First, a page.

A gastric ulcer is a pathological condition that causes lesions of the mucosa of the stomach and eventually affects the innermost layers.
Whatever the cause, gastric ulcer is always the result of an imbalance between aggressive factors (such as hydrochloric acid and pepsin) and defensive factors (e.g., mucus and bicarbonates) of the gastroduodenal mucosa.
Men are more frequently affected than women, although peptic ulcers are unlikely to strike before age 20. Such incidence, however, increases over the years and peaks around age 50.
Gastric ulcers, however, should not be underestimated: An ulcerative disease can cause mortality due to the onset of complications, such as bleeding or perforation.
Gastric ulcer: Causes
Among the causes of gastric ulcer:
- Infection caused by a bacterium, the Helicobacter pylori;
- A genetic predisposition to the disease;
- The use of certain medications (such as aspirin and anti-inflammatory drugs);
- Excessive alcohol consumption;
Gastric ulcer: Symptoms
The first symptom, which is also the most common, of gastric ulcer is abdominal pain, often located at the mouth of the stomach – in the epigastrium.
It is a dull pain that tends to occur immediately after eating and sometimes worsens depending on the meal.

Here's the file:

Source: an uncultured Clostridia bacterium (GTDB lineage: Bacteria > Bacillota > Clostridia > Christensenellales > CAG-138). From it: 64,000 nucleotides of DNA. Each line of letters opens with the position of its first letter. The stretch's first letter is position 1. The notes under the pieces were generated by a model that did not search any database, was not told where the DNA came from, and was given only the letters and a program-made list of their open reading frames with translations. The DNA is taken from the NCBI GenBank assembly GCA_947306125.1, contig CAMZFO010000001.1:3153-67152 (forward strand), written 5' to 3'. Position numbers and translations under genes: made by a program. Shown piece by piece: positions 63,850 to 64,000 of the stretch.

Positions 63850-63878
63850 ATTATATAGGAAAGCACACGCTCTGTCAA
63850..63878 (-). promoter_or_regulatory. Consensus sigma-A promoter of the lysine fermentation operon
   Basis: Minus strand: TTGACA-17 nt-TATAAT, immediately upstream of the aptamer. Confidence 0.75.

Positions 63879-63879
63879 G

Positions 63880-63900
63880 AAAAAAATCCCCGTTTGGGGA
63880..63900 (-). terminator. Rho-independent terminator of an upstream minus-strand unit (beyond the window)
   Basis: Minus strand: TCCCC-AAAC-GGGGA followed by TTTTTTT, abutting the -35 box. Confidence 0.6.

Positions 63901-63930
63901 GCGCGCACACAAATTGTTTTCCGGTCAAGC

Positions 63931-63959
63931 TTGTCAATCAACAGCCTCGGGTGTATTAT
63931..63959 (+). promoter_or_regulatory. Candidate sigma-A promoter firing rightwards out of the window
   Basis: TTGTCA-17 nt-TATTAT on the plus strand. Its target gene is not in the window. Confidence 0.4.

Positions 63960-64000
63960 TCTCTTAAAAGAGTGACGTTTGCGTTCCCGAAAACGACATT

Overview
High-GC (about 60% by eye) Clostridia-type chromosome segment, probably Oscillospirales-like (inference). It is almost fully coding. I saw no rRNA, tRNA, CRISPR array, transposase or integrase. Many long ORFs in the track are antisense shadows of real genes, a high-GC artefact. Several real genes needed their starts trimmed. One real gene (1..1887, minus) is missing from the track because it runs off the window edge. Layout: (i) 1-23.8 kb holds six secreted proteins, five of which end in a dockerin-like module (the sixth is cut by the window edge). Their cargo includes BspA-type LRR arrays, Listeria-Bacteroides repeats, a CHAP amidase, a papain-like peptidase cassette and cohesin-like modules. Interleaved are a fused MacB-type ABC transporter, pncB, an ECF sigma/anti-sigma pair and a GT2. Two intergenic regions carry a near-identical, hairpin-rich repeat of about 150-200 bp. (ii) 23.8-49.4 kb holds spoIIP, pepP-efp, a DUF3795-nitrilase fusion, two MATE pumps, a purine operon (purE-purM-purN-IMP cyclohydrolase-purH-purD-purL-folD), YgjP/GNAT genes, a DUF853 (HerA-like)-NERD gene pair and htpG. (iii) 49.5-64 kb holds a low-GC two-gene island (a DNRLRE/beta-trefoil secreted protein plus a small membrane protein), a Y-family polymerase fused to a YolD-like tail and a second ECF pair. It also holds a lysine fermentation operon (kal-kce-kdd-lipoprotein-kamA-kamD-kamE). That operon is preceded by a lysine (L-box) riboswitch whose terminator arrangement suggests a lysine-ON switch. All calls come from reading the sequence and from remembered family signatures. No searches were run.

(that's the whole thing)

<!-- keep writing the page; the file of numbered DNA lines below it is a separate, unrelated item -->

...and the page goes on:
In other cases, the pain may be accompanied or replaced by other symptoms, such as:
- Sense of fullness;
- Postprandial bloating;
- Slow or difficult digestion;
- Nausea, occasionally accompanied by vomiting;
- Epigastric and retrosternal heartburn;
- Poor appetite;
- Weight loss.
As a condition characterized by scarring and recurrence, the symptomatology is usually intermittent and episodic, alternating periods of well-being lasting a few months and periods of flare-ups, which are mainly seasonal, usually occurring in spring and fall.
Gastric ulcer, stress, and drugs
Intense psychological stress and anxiety are some of the factors that can increase the risk of developing gastric ulcers.
Certain medications, such as NSAIDs, aspirin, and cortisone drugs, can cause similar issues.
NSAIDs are among the most widely used drugs in the world for treating inflammation and pain, and often, their intake is not under medical supervision. Not for nothing are they, after Helicobacter pylori infection, the second leading cause of disease. To prevent gastrointestinal damage, it is preferable to prescribe drugs such as proton pump inhibitors to patients who require long-term NSAID therapy or, in chronic treatment, with aspirin.
Gastric ulcer: Treatment
Before discussing possible remedies, we must underline that proper treatment of gastric ulcers cannot disregard the diagnosis of their triggers.
In fact, being aware of the causes might mean changing the natural history of ulcerative disease characterized by recurrence in 80% of cases within a year.
Useful in defining a correct clinical framing is esophagogastroduodenoscopy.
Regarding medications, antisecretory drugs, such as proton pump inhibitors, which significantly inhibit intragastric acid production, and histamine H2 receptor antagonists are used to treat gastric ulcers.
In addition, in the presence of Helicobacter pylori infection, antibiotics are essential.